With no geographical logic, we’re heading south of Waterloo station now, to Lower Marsh. Until recent years, this was an overlooked street, running from the Old Vic around the back of the station to the south end of Westminster Bridge, full of outlets that seemed to have escaped homogenisation. Where else so close to central London could you find a menswear shop like Trussons, a shop dedicated to railway books, a second hand clothes shop dubbed ‘What the Butler Wore’, or a cafe celebrating the ‘Chunnel’ (and when did we last refer to it by that name?). It was also a street where you were more likely to encounter local residents from the surrounding flats than tourists. We were drawn there regularly by an amazing vintage shop, Radio Days, run by the energetic Lee, and where you’d not only get a wide range of vintage goodies but also at least half an hour’s fascinating conversation.  The redevelopment monster’s hard at work, though, with some of the buildings disappearing entirely and the occupants of others being forced out to be replaced by boilerplate outlets so that it will conform with the corporate ‘any street in any town’ style the developers are determined to impose on us. Radio Days went a few years ago, making the raincoat, ties and tiepins scored from there all the more precious.

Dashing up to Piccadilly now, and a street that I thought would never change. White Horse Street links the plush frontages of Piccadilly itself with the cosmopolitan delights of Shepherd Market and is one of those streets I again thought had escaped the developers’ attention. Still wearing decades’ worth of grime, the buildings stood out as survivors of the Blitz that provided a combination of working and living accommodation for ordinary folk, offering a London streetscape that’s hard to find anywhere near the centre. So much for that hope – for the past couple of years the whole street has been sheeted in scaffolding while everything behind the facades is demolished, leaving only the Disney-fied impression, ready to be filled with more high-end retail accommodation of no real use to anyone. I’m just relieved that I remembered to point a camera down there while it was untouched.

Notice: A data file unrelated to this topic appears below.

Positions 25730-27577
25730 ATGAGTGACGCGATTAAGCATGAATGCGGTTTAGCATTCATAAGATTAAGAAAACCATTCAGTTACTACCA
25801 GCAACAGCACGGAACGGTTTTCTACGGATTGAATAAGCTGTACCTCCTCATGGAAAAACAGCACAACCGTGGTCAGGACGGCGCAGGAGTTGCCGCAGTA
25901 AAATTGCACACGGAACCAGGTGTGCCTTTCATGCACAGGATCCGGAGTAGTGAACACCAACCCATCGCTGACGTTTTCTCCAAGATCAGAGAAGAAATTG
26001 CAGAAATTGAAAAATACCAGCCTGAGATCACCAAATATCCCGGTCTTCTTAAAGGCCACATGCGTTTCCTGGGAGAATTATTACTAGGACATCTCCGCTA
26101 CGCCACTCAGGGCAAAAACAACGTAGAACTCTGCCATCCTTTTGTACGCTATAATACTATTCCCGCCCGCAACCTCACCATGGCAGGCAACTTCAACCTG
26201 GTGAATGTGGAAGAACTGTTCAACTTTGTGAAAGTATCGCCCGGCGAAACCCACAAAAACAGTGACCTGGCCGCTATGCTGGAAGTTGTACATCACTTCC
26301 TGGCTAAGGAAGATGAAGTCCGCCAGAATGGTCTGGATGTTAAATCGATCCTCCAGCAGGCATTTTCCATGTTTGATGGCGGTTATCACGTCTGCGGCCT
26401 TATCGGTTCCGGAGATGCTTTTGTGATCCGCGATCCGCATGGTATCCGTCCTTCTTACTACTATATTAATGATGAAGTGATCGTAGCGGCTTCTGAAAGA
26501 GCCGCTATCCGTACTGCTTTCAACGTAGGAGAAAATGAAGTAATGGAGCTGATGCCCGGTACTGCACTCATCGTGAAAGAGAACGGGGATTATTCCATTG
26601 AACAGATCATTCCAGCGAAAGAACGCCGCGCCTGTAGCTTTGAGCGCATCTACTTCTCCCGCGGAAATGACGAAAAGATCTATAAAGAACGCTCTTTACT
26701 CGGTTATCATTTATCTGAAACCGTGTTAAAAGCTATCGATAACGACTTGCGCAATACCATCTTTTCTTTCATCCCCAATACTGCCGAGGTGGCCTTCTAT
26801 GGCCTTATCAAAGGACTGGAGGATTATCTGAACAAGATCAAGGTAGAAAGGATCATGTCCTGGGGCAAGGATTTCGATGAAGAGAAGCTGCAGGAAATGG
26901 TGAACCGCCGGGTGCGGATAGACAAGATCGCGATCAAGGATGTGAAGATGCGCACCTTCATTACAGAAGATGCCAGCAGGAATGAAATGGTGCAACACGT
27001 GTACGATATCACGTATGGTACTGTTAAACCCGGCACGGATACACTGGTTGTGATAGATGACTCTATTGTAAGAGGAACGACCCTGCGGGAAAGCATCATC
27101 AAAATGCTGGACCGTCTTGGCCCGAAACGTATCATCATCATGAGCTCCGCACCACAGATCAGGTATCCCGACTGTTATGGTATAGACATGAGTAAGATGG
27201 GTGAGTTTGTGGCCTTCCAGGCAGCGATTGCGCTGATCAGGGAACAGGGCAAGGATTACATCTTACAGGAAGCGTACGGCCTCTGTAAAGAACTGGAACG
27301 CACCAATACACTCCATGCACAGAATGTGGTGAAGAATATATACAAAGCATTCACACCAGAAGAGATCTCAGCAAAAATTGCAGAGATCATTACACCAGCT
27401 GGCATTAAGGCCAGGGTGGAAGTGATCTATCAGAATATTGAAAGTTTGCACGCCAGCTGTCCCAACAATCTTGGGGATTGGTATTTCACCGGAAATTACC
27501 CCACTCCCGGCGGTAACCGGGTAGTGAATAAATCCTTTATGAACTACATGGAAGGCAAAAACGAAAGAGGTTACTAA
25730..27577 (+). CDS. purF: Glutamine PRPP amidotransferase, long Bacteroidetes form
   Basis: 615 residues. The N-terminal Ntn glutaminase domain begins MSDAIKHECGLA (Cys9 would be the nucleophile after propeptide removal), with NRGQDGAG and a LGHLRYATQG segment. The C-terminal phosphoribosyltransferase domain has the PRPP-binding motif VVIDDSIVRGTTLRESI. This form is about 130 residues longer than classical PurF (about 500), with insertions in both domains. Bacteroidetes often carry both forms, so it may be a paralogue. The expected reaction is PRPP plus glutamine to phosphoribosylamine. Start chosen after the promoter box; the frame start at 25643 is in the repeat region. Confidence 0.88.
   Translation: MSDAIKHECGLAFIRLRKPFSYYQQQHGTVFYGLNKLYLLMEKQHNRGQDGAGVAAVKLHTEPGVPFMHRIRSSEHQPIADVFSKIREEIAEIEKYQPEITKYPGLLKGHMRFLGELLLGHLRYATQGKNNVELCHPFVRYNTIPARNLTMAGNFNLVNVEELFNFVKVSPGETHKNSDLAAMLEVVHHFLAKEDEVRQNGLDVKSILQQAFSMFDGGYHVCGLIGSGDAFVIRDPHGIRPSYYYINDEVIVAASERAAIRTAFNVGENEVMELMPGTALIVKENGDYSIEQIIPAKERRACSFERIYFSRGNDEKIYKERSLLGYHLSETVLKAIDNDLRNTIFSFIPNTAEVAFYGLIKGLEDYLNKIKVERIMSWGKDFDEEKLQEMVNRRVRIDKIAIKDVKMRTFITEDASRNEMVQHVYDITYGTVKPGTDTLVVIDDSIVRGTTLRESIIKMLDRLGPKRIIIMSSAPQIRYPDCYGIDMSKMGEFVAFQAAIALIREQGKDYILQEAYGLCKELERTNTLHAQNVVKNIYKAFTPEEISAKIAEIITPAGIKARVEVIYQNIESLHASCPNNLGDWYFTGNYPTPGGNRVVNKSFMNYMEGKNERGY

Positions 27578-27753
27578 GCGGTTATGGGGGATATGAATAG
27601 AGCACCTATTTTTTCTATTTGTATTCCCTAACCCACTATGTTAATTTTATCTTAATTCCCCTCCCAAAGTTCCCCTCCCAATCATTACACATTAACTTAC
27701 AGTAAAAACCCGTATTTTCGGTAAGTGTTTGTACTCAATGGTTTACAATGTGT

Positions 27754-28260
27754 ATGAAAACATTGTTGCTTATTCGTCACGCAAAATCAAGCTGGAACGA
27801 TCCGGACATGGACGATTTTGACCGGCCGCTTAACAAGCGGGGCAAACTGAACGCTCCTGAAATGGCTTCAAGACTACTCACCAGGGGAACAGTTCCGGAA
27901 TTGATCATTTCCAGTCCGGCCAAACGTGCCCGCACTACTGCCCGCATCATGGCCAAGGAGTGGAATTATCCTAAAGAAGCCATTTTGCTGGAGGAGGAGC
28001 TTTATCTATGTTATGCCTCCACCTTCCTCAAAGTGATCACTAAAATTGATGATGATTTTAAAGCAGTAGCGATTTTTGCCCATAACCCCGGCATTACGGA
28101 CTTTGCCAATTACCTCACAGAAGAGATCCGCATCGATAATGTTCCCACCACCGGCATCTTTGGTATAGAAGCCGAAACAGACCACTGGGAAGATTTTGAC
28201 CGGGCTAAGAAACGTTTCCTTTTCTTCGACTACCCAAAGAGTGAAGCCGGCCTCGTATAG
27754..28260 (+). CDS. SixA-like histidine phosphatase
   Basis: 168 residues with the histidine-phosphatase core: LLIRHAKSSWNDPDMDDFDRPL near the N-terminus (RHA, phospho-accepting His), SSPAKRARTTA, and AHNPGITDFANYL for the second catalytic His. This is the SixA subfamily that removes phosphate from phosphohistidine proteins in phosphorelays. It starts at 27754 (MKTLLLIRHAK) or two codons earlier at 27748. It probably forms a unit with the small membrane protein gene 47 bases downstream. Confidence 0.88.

Two buildings that remain, for a change, but both no longer the iconic Soho venues they used to be. The first Kettners, has had a turbulent recent history after over a hundred years as a focal point of Soho’s eateries. Opened in 1867 by a former chef of Napoleon III, it was one of London’s first French restaurants. It became (in)famous as a venue where King Edward VII courted mistress, Lillie Langtry, stayed open throughout two World Wars, survived the Blitz, and was a favourite of celebrities including Bing Crosby and Agatha Christie. Then in 1980, it was acquired by the founder of the Pizza Express chain, but managed to retain its style while introducing an upmarket version of the pizza menu. Purchased by the Pizza Express business itself in 2002, it again adapted successfully, adding a champagne bar, before being restored to a French restaurant in 2008 and then, in 2016, after 149 years’ continuous operation, it was closed for the dreaded ‘renovation’, opening two years later with the interior stripped out in favour of a more ‘modern’ look (ie like every other restaurant, anywhere) and upmarket menu. So, basically, keeping only the building and the name and ditching everything else. Another 2018 loss was the Gay Hussar, this time after 65 years in the business during which it became well-known as a hotbed of political intrigue, particularly for the Labour party, as well as satirists like Richard Ingrams from Private Eye magazine. Again, it re-opened a couple of years later as the Noble Rot, offering a ‘modern Soho vibe’ but with ‘a nod to its past’ in the inclusion of a couple of Hungarian-inspired dishes. But it ain’t the Gay Hussar.

I’m going to finish with one that might still be there, though I’m not hopeful. I confess, it isn’t one I’ve visited, but is a classic of its kind and another that I’m amazed has lasted this long. Just around the corner from Leicester Square tube station sits this ‘Ristorante Italiano’, with signage that speaks of a long history. If it’s still there, let’s use it – and if it goes, I want that clock!

If there’s a message behind this slightly depressing list of casualties, it’s cherish what’s there while you have the chance. The developers are lurking…

Back soon with something a little less angry!